October 15, 2008
by Jerry Lobdill
A Reprise 30-plus Years Later
I first read this book by E. F. Schumacher in 1976. A few days ago I picked it up again. I wondered if I'd see it in a different light more than 30 years later. I was amazed that the forecasts Schumacher had made had mostly come true in the interim.
Schumacher is not one of the economists that our modern economists like to quote. As a matter of fact they have all continued preaching the paradigm that Schumacher debunked. They'd like to forget about Schumacher. And therein lies our problem.
Schumacher said, effectively, that the single-minded relentless pursuit of financial gain and methods by which these gains can be maximized in the minimum amount of time--the goal of modern economics, is insane. Further, the degradation of the environment or the depletion of irreplaceable natural resources as a result of economic activity cannot be considered to be zero cost effects as modern economics does. That is also insanity.
Instead, Schumacher says the aim of economic activity should be to obtain the maximum of well being with the minimum of consumption. What a concept!
Is it any wonder that economists tried to relegate him to the dustbin of history? Modern economists in 1976, and indeed, to this very day considered consumption to be the sole end and purpose of all economic activity and the maximization of production to be the cherished goal of it all.
Since 1976 the world's consumption of goods has grown very steeply in pursuit of this goal. There is absolutely no distinction made between consumption of renewable and non-renewable materials that are taken from the environment, converted to a marketable product, and sold. Even as we face the strong likelihood that China and India will soon demand a shocking increase in their consumption of oil while our own demands will continue to increase steeply, there is no substantive discussion of moderation of humanity's race to deplete the Earth's supply of this non-renewable resource. That would be uneconomic, and, by definition a heretical idea.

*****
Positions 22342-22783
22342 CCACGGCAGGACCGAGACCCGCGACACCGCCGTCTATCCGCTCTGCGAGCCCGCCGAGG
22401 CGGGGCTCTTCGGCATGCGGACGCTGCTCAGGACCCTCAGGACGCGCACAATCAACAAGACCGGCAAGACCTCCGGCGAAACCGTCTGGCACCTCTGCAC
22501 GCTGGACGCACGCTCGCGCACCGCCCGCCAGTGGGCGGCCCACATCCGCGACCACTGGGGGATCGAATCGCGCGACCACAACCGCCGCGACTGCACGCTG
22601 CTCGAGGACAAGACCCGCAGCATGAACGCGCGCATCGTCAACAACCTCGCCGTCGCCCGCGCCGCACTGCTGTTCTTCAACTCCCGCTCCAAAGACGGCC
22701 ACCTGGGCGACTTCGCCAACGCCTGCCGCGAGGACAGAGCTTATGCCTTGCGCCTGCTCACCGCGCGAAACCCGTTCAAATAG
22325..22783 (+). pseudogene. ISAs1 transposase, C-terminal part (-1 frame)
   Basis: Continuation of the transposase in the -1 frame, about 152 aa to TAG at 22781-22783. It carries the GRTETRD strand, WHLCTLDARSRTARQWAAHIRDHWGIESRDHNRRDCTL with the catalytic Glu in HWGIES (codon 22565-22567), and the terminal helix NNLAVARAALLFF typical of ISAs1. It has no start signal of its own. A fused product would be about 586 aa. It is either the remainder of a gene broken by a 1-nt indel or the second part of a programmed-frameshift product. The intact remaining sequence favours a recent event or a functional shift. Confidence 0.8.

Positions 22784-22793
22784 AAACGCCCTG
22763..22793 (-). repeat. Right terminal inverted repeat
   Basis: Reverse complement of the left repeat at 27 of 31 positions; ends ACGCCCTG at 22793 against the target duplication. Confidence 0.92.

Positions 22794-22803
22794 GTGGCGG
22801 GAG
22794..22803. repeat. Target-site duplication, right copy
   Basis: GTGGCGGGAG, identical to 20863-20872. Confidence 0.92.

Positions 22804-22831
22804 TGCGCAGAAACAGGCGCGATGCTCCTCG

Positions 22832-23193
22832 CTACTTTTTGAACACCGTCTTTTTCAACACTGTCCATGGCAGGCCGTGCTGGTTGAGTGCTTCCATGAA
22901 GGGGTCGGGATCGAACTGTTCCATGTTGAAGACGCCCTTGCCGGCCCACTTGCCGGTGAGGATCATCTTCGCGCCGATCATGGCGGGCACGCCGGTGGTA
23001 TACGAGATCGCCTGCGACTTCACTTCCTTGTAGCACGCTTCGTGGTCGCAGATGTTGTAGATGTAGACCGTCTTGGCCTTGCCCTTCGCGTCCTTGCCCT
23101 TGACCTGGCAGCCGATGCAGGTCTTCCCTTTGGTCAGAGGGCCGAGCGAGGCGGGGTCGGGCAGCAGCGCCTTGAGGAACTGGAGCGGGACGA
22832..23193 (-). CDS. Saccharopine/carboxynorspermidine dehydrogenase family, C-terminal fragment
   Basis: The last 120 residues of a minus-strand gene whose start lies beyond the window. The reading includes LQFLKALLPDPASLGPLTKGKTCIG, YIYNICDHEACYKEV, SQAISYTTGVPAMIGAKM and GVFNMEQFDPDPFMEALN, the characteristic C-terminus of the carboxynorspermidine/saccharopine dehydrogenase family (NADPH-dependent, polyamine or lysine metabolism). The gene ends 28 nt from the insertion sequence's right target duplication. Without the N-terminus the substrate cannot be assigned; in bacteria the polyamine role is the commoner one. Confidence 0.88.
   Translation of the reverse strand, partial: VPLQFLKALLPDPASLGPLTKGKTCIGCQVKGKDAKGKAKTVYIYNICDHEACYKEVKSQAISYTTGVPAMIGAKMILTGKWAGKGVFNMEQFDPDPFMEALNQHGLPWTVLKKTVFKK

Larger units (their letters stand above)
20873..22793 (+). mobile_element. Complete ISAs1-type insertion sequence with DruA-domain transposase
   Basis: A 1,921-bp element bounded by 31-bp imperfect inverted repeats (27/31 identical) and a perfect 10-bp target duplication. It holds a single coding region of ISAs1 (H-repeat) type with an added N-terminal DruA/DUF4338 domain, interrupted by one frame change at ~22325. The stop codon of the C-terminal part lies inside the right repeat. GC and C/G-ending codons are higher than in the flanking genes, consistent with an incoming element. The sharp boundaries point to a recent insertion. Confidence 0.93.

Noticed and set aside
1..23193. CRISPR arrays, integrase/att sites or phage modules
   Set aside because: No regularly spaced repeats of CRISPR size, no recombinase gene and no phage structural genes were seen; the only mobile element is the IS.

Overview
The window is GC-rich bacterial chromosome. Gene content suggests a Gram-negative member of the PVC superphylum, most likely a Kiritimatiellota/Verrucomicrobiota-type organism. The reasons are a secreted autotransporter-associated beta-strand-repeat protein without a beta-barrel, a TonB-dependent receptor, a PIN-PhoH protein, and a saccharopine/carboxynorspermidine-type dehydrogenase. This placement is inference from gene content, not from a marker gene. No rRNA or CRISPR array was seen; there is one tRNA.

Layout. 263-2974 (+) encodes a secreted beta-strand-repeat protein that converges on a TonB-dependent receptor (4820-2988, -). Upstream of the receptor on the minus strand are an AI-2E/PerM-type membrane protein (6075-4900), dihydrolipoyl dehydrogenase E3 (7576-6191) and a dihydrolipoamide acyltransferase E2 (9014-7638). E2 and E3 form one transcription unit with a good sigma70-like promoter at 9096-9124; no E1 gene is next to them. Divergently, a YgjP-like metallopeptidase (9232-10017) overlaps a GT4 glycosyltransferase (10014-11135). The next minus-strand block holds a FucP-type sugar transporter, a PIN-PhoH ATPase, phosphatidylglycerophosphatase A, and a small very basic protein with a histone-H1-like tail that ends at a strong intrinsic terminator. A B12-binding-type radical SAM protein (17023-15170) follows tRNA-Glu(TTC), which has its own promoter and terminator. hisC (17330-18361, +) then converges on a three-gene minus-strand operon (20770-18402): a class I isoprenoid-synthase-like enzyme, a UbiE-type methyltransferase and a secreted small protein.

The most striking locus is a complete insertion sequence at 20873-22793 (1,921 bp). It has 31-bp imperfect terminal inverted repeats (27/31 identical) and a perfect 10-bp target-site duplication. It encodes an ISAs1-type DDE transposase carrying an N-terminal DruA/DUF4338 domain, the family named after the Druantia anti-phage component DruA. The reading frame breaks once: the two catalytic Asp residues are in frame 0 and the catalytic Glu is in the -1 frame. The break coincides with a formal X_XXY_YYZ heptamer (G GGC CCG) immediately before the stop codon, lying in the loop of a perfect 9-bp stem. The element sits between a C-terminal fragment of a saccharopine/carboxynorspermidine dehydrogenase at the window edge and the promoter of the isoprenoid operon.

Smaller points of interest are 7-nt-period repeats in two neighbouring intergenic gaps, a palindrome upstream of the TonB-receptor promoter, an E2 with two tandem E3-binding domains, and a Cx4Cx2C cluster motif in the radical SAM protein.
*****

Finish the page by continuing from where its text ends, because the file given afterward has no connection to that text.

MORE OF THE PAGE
Our leaders have begun a perpetual war to gain and maintain control of the remaining reserves of the world's oil. That is what the invasion and occupation of Iraq is all about, and the problem of dwindling oil supply and the fears it engenders in our corporate elite was clearly the prime topic of discussion in Cheney's secret energy discussions with industry in 2001. So, the United States is pushing the world toward a conflict over the remaining oil reserves.
This is the worst case scenario envisioned by Schumacher in Small is Beautiful, though he doesn't go so far as to predict that it would be the US that would tip the balance of the world in that direction or even suggest that this scenario would be the likely outcome.
In defiance of Schumacher's warnings, we have attempted to modernize the third world at breakneck speed without concern for what Schumacher said that would do to the poor in such countries. We have done this because in so doing we have given our own financial elites new ways to profit. The IMF and World Bank and the WTO are merrily raping every developing nation they can, and the US taxpayers are being made to pay to bail out private investors when the inevitable scams collapse financially. Where possible, the poor and shrinking middle class of client states of the IMF and World Bank are made to shoulder the burden of whatever bad loans have been made to the governments of the client states.
Also in defiance of Schumacher's warnings we have tried to make "trade"- with underdeveloped nations a major part of our economic activity, resulting in the impoverishment of most of the people not only in the developing nations, but also in the US. And, of course, it's not really trade; it's a scam to use their cheap labor and our capital to produce goods in their countries to sell to us at a much higher profit margin.
All this was foretold in a general way in Small is Beautiful as the result of the path we have chosen, and yet Paul Krugman, Joseph Stiglitz, and every other macroeconomist involved with the US government, including Robert Reich, has endorsed the globalization feeding frenzy that has taken place over the past twenty years. To this day, none of these people have admitted the reality of the damage they've done.
If we are to survive--and I mean humanity--we must face up to these failures, study Schumacher, and begin to behave in a sane and responsible manner.